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Bioactive Children's Python Care Sheet

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Bioactive Children's Python Care Sheet

Children’s Python (Antaresia childreni)

Difficulty: Low

Children’s pythons are terrestrial snakes distributed throughout northern Australia, including parts of Northern Territory, Western Australia, and Queensland. In the wild they are quite adaptable, living in a range of different habitats from moist coastal areas to drier desert areas. They can be found in monsoon forest, dry woodland, savanna, grassland, rocky outcrops, termite mounds, and even caves. They like to hide under clumps of grass and surface debris, but they will also hang out in tree hollows.

Children’s pythons are small snakes, capable of growing up to 40” long, but usually 30-36”, making them one of the smallest snakes in the world! They are typically pale to reddish brown in color, with lighter coloration toward the belly. They are marked with much darker brown, roughly circular blotches that are usually prominent on juveniles but faded on adults.

These snakes are crepuscular, being most active in early evening. They are opportunistic carnivores with a diverse diet, and use this time to hunt mammal, amphibian, and reptile prey — including small bats! Lizards are reported to be a special favorite of juveniles.

Children’s pythons are named after John George Children, a curator of the British Museum’s herpetological collection, not because they make particularly good pets for children. That said, this species can be a highly convenient pet snake due to their small size and hardy nature. Expect this pet to live 20-30 years with good care.

 

What You Need for a Bioactive Children’s Python Enclosure:

 

Terrarium Size

When it comes to choosing a terrarium for pet reptiles, keep in mind that larger is always better! Although Children’s pythons may not be as active as some other species, they still need enough plenty of room to stretch out and explore as desired. According to “The Complete Children’s Python “ by Justin Julander, this species has been known to be capable of traveling up to 300 meters in a single night! The minimum enclosure size recommended for housing one Children’s python is 36”L x 18”W x 18”H, but larger is always recommended if you have the space for it and the space is used well.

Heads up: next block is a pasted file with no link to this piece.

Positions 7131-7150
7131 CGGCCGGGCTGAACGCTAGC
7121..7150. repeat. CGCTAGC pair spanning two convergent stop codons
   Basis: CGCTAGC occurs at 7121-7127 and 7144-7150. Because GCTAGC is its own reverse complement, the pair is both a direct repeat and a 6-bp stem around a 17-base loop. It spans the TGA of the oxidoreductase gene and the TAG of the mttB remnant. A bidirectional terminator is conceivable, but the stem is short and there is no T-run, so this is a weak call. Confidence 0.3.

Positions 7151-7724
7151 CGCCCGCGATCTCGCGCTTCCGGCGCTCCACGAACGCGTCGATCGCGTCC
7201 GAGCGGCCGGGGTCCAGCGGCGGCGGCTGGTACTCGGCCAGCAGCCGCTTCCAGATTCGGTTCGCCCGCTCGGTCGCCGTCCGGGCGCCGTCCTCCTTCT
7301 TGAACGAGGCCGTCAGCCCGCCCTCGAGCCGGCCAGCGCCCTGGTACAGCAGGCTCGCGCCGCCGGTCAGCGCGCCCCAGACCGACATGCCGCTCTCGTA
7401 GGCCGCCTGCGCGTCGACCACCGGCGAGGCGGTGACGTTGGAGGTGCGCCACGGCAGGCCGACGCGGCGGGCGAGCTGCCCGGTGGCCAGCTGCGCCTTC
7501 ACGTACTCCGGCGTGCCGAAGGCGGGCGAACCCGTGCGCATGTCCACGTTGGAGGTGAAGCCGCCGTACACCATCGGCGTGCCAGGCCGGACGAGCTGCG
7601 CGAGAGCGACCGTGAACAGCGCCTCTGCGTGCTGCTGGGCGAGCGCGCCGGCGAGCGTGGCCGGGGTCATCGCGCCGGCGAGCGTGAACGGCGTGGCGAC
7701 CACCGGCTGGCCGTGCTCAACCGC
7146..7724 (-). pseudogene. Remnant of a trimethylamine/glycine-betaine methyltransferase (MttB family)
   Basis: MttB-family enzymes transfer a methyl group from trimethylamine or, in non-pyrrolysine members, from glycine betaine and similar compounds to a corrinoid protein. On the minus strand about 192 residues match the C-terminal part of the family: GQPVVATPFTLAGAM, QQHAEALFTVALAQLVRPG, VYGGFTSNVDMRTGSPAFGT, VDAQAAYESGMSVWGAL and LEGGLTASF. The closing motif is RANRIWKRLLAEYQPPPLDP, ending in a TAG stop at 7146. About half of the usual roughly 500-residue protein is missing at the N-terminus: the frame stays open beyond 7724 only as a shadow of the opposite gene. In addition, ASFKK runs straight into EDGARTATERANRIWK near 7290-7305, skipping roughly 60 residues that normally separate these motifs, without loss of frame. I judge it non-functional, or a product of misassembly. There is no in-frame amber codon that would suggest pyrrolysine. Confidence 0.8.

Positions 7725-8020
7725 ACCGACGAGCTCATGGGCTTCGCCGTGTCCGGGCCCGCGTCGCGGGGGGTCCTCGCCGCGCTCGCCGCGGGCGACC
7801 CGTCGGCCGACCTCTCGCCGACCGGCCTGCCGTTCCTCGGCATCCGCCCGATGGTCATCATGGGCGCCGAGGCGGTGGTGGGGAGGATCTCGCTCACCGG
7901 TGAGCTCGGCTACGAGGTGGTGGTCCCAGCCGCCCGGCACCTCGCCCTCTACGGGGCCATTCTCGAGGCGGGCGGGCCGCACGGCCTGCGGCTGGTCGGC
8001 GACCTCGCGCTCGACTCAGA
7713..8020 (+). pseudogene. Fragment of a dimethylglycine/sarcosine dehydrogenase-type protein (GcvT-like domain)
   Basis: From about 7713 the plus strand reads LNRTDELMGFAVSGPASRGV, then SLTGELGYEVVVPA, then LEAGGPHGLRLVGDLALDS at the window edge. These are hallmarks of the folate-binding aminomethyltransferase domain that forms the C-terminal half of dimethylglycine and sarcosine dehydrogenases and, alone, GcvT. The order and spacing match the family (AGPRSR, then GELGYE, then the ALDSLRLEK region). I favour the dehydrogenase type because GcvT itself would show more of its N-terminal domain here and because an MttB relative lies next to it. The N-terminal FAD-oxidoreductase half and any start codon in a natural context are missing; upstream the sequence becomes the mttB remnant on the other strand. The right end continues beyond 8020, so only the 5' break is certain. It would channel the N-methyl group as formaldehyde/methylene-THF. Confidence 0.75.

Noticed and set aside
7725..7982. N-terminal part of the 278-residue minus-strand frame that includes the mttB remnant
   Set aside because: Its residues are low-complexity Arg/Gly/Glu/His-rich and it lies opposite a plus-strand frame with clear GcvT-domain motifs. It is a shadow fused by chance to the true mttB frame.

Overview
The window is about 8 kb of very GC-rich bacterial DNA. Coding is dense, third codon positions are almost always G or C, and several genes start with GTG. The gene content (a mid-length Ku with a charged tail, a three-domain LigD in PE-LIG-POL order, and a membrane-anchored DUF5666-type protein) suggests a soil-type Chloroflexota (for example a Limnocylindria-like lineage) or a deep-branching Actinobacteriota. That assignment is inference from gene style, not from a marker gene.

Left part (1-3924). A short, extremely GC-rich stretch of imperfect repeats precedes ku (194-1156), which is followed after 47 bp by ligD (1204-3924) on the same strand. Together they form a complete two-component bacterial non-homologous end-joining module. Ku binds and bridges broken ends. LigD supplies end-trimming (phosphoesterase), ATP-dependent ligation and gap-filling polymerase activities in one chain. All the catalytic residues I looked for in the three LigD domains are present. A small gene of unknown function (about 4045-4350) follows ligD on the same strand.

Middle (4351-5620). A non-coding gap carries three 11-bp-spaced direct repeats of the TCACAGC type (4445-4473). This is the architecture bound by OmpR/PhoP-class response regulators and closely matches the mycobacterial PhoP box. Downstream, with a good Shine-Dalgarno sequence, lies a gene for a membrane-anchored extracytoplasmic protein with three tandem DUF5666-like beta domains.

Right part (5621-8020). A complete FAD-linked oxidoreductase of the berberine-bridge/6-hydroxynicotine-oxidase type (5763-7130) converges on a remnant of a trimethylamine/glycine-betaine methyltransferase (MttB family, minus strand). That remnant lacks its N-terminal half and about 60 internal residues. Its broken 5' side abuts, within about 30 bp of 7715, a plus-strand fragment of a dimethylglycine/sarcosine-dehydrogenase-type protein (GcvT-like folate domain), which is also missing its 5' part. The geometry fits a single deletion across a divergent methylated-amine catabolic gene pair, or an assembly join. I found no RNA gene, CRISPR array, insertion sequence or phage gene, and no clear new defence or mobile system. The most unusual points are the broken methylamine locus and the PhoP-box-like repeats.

If the enclosure is large enough, Children’s pythons can be kept in groups. A pair can be kept in a 36x18x18 or larger, but a trio must be housed in at least a 48”L x 24”W x 24”H enclosure. Do not house males and females together unless you are ready to breed this species.

 

Lighting

Children’s pythons may be crepuscular (most active at night and in the evening), but they still benefit from having specialized lighting equipment as part of their setup. Although they are capable of surviving without UVB lighting, it’s best practice to include it as part of the snake’s setup so it can still reap the benefits. Our goal as good reptile keepers is not to simply allow our pets to survive — it is to do everything in our power to enable them to thrive. And there is mounting scientific evidence that UVB is, in fact, beneficial to night-active species. 

Therefore we recommend installing the Arcadia ShadeDweller MAX UVB kit. If your enclosure has a mesh top, it’s best to install the UVB fixture on top of the enclosure. If it does not, it’s best to also install a mesh lamp guard such as the Arcadia LampGuardPro over it so the snake can’t come in direct contact with the bulb. The closest distance between a Children’s python and its UVB lamp (basking distance) should be approximately 6-8”, as UVB intensity varies with distance from the bulb.

If you have a Solarmeter 6.5, the UVI level in the basking area should be 2.0-3.0.

Because you’re setting up a bioactive enclosure, you will also need a bright plant grow light — the light from your UVB lamp alone is NOT enough for thriving plants! We recommend the Bio Dude Glow & Grow LED or Arcadia JungleDawn LED, long enough to span at least most of the enclosure’s length. All lamps should be on for about 13 hours/day during summer and 11 hours/day during winter, with gradual transitions in between.

 

Heating

Because Children’s pythons are reptiles, they need a range of temperatures within their enclosure so they can regulate their own body temperature as needed. Areas of heat speed up their metabolism and promote activities like digestion and healing. Cool areas slow the metabolism and promote activities like rest and energy conservation. 

Your Children’s python should have a basking surface temperature of 90-100°F, and the cool side should be between 75-80°F. Create a basking area by placing a platform or sturdy log below the lamps. Heating equipment should be turned off at night so temperatures can drop during this time. 

Many snake keepers recommend using heat mats for heat, but heat mats generally don’t work well in a bioactive enclosure.  Instead, use a halogen flood heat bulb like the 50w Arcadia Halogen Basking Spot in small dome heat lamp. Plug the lamp into a lamp dimmer or dimming thermostat so you can prevent it from getting too hot. But if you’re not getting enough heat, switch to 75w for more power.

To monitor the temperatures in your snake’s enclosure, place on digital probe thermometer in the basking area, and another on the floor of the cool end. 

 

Humidity